Channelpedia

PubMed 22586397


Referenced in Channelpedia wiki pages of: none

Automatically associated channels: Kv11.1 , Kv8.2 , Slo1



Title: Voltage-dependent gating of HERG potassium channels.

Authors: Yen May Cheng, Tom W Claydon

Journal, date & volume: Front Pharmacol, 2012 , 3, 83

PubMed link: http://www.ncbi.nlm.nih.gov/pubmed/22586397


Abstract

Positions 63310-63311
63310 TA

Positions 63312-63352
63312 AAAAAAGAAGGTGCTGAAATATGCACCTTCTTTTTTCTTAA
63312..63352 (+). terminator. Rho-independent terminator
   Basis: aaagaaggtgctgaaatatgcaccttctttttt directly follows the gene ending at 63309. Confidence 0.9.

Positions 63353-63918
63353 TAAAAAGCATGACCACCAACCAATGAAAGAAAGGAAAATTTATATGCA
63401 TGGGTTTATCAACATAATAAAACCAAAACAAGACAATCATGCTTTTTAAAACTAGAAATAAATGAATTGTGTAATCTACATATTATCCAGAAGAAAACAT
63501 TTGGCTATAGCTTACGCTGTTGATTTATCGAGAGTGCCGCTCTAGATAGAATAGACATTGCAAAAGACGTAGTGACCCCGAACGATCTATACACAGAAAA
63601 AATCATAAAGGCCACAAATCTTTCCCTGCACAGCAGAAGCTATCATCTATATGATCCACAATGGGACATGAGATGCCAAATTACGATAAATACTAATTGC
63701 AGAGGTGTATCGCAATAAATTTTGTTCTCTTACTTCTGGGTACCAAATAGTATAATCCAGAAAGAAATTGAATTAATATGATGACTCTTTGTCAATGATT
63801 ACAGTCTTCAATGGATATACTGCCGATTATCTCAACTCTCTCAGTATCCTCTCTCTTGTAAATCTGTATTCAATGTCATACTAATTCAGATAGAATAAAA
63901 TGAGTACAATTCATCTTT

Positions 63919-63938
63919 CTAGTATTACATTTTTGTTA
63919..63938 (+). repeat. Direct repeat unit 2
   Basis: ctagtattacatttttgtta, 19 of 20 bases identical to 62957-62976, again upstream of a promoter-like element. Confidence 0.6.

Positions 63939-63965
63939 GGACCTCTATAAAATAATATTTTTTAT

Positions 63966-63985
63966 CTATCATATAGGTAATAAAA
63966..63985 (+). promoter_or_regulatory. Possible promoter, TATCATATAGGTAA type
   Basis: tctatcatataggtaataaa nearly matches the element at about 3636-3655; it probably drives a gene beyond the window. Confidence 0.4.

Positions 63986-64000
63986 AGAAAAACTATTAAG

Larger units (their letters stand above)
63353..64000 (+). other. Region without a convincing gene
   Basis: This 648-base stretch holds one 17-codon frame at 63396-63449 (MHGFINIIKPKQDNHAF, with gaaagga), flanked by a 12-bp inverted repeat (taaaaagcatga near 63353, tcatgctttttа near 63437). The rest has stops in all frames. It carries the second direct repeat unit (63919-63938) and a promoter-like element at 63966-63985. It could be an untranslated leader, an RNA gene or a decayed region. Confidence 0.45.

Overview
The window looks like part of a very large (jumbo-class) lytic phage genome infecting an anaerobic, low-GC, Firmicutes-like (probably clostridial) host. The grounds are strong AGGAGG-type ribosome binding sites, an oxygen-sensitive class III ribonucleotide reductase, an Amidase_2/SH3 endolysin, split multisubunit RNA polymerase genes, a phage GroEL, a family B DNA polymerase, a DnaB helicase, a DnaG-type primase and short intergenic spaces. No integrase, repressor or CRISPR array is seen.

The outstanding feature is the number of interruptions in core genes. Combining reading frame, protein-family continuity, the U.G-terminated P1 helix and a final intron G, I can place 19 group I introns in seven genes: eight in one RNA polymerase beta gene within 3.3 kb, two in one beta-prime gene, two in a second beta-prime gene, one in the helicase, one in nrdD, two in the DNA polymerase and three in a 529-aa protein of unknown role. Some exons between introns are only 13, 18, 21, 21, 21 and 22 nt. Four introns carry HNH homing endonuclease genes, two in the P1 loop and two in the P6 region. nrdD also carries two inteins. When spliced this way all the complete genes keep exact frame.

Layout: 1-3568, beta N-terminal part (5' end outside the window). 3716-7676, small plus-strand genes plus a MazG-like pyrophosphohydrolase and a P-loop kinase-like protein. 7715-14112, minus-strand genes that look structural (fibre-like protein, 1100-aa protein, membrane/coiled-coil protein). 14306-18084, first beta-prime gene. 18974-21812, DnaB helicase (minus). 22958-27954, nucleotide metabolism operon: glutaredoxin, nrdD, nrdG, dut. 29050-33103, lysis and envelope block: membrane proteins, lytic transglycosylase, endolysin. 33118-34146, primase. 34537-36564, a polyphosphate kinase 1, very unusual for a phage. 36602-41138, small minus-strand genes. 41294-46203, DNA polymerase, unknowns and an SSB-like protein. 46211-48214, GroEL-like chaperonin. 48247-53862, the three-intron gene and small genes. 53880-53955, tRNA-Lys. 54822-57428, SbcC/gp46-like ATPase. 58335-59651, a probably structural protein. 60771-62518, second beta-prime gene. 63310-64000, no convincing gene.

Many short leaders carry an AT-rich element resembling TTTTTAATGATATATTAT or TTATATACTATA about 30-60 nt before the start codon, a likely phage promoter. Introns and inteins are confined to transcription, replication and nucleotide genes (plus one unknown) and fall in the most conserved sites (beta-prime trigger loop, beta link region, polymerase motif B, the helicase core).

The mechanisms by which voltage-gated channels sense changes in membrane voltage and energetically couple this with opening of the ion conducting pore has been the source of significant interest. In voltage-gated potassium (Kv) channels, much of our knowledge in this area comes from Shaker-type channels, for which voltage-dependent gating is quite rapid. In these channels, activation and deactivation are associated with rapid reconfiguration of the voltage-sensing domain unit that is electromechanically coupled, via the S4-S5 linker helix, to the rate-limiting opening of an intracellular pore gate. However, fast voltage-dependent gating kinetics are not typical of all Kv channels, such as Kv11.1 (human ether-à-go-go related gene, hERG), which activates and deactivates very slowly. Compared to Shaker channels, our understanding of the mechanisms underlying slow hERG gating is much poorer. Here, we present a comparative review of the structure-function relationships underlying activation and deactivation gating in Shaker and hERG channels, with a focus on the roles of the voltage-sensing domain and the S4-S5 linker that couples voltage sensor movements to the pore. Measurements of gating current kinetics and fluorimetric analysis of voltage sensor movement are consistent with models suggesting that the hERG activation pathway contains a voltage independent step, which limits voltage sensor transitions. Constraints upon hERG voltage sensor movement may result from loose packing of the S4 helices and additional intra-voltage sensor counter-charge interactions. More recent data suggest that key amino acid differences in the hERG voltage-sensing unit and S4-S5 linker, relative to fast activating Shaker-type Kv channels, may also contribute to the increased stability of the resting state of the voltage sensor.